Momoyama Era: 1587-1603

As the power of the Muromachi Shogunate faded various daimyo continued their power struggles. If someone had enough

As the power of the Muromachi Shogunate faded various daimyo continued their power struggles. If someone had enough power and coupled occupy Kyoto he could declare himself the new shogun. Daimyos themselves were sometimes assassinated by those under them who wanted their position. Concepts of loyalty and honesty vanished as the grab for power escalated.

In the middle of the 16th century (1568) Oda Nobunga conquered a number of the daimyo and was in the process of trying to unify the nation when he was assassinated (1582). He had managed, though, to unite about half of the provinces of Japan and began the movement to disarm the peasantry.

Nobunga was hostile towards the Buddhist temples since they had opposed his rise to power. In 1571 his forces attacked Hiei-san, a holy place of Japanese Buddhism. The result was all three thousand of the buildings of the monastery destroyed and thousands of monks and other people working there killed. The land was confiscated and a fort was later built on the same area.The two successors of Nobunga were both brilliant, however. Toyotomi Hideyoshi unified Japan but didn't become the shogun.


Hideyoshi died in 1598 leaving his son, Toyotomi Hideyori, as his successor. Ishida Mitsumari, the leader of the Hideyoshi bureaucracy, was loyal to Hideyori but Tokugawa Ieyasu wasn't.

An uchikake from the Momoyama era

Ieyasu saw a chance to get power and gathered various discontented warlords under him. Mitsunari and Ieyasu had what is termed the greatest battle in Japanese history at Sekigahara. Mitsunari's army was called the West Army, and Ieyasu's the East Army.

The West Army outnumbered the East Army, but Ieyasu had bribed some of the daimyo under Mitsunari and they did not join the attack, allowing Ieyasu to win the battle. Mitsunari was captured and executed. This then firmly established Ieyasu as the new shogun, starting the Tokugawa Shogunate.

The period of time when the civil wars died down and culture had a chance to once again flourish is referred to as the Azuchi Momoyama Era. Not all was bad, though. The daimyo encouraged new developments in rice growing, flood control and an expansion of the merchant class. Iron refining was invented and the overall wealth of the country increased.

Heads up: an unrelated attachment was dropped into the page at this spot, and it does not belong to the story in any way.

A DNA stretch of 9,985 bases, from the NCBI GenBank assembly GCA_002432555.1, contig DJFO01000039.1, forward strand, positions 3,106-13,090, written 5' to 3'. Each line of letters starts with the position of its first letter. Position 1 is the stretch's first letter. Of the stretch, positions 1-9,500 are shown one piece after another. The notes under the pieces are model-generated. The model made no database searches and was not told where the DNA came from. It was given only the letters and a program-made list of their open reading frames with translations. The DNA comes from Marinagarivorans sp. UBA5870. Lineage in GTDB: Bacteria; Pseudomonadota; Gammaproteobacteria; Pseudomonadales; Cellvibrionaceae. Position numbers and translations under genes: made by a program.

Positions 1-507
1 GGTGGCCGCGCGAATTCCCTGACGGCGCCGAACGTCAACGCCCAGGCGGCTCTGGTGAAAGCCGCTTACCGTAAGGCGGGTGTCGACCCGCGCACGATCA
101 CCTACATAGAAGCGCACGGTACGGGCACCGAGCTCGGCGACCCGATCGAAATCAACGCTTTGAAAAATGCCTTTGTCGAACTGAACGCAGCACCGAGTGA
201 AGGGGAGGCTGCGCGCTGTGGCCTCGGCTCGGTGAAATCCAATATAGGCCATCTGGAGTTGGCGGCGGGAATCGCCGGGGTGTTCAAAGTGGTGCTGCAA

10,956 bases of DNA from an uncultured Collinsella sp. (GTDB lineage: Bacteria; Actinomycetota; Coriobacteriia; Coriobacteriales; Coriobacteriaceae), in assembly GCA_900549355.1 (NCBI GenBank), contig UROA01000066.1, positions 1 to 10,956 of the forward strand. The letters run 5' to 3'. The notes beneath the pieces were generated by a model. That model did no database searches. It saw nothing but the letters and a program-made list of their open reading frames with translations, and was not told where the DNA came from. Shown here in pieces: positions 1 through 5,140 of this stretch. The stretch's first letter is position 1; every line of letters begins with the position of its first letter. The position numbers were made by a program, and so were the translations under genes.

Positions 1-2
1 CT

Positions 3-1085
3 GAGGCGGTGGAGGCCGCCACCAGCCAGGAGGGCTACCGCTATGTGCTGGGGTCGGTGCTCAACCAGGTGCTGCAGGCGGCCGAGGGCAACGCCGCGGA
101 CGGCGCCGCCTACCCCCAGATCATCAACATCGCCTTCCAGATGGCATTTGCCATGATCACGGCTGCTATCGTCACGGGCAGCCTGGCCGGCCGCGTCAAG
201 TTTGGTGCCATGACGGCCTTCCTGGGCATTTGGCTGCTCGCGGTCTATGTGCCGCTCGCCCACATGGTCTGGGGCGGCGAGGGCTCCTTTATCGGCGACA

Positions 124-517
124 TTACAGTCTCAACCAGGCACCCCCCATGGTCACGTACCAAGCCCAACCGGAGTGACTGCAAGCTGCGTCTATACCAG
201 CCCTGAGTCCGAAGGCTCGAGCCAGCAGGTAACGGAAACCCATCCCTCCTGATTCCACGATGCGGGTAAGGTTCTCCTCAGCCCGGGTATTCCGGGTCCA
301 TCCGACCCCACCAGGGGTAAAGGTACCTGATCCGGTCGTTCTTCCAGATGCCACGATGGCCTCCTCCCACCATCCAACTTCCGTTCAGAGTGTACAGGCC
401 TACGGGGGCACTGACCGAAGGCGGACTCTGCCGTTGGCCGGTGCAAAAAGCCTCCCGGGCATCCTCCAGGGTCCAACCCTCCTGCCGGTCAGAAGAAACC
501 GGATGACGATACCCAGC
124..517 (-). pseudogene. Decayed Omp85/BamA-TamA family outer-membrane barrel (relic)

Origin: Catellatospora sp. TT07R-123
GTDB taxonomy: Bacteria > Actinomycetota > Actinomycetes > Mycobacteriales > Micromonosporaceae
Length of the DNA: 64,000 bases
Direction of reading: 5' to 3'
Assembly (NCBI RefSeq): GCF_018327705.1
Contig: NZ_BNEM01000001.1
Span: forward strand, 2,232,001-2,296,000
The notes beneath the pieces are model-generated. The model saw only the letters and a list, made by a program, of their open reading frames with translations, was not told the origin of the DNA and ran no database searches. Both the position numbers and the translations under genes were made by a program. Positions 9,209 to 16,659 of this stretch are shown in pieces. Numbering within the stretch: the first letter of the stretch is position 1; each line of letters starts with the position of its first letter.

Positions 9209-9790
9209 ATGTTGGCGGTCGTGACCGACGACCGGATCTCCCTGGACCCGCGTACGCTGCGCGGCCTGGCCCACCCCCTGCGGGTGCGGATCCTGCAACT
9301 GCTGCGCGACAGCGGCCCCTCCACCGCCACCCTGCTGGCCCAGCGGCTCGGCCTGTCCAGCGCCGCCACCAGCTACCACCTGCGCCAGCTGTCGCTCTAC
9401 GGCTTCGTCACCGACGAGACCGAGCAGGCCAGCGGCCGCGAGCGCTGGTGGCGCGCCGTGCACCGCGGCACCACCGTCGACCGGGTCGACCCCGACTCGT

As far as architecture goes, the period is known for its huge fortress-castles built by all three men. None of the castles still exists in their entirety, though. Some parts of Hideyoshi's castles were removed to temples.

Himeji Castle in Hyogo Prefecture from the Momoyama era

Particular dates of importance

1586: Toyotomi Hideyoshi becomes Grand Minister

1588: Hideyoshi confiscates swords from the people and defines fixed social classes

1590: Hideyoshi completes reunification of Japan. He orders the taking of a census. This is done to determine what type of support armies could be given by specific areas of Japan; this lead to a ruling where farmers could not leave their land.

1590: Ieyasu transfers his domain to the Kanto region and starts the construction of Edo Castle.

1591: A decree was issued ordering craftsmen and merchants to live in towns; they could no longer live in villages. The main goal was to make sure that the social order was stratified along strict lines.

1592: Hideyoshi resigns the regency. Japanese invasion of Korea. Invasion fails largely due to lack of Japanese naval forces.

1593: Mind ambassadors arrive in Japan to negotiate withdrawal from Korea.

1596: Hideyoshi becomes Regent.

1597-1598: Hideyoshi expels Christian missionaries and starts a military campaign against Korea. The effort was fairly quickly abandoned.

1597: Second Japanese invasion of Korea.

1597: Hideyoshi begins persecution of Christians.

1598: Hideyoshi's death.

1600: Battle of Sekigahara. Ieyasu takes command of 87 estates and divides them among his followers. He takes control of Kyoto and, therefore, the Emperor.

1600: William Adams, the first Englishman to visit Japan, become shipbuilding advisor to the Shogun after landing in Japan on his Dutch ship the Liefde. Many of the events in the tv series and book Shogun are based on reality. Anjin-san, as Adams is known in the movie and book, did become an advisor to Ieyasu. He was made a samurai and was given the rank of hatamoto, which meant that he had person access to the supreme ruler of the country. No other foreigner in history received such an honor, before or since. He acquired a sizable estate and a Japanese wife. He built the first western-style ships in Japan and is considered to be the founder of Japan's navy.

1603: The first performances of kabuki take place in a Kyoto theater. Tokugawa Ieyasu adopts title of Shogun.

Audience Hall at Nijo Castle in Kyoto from the Momoyama era

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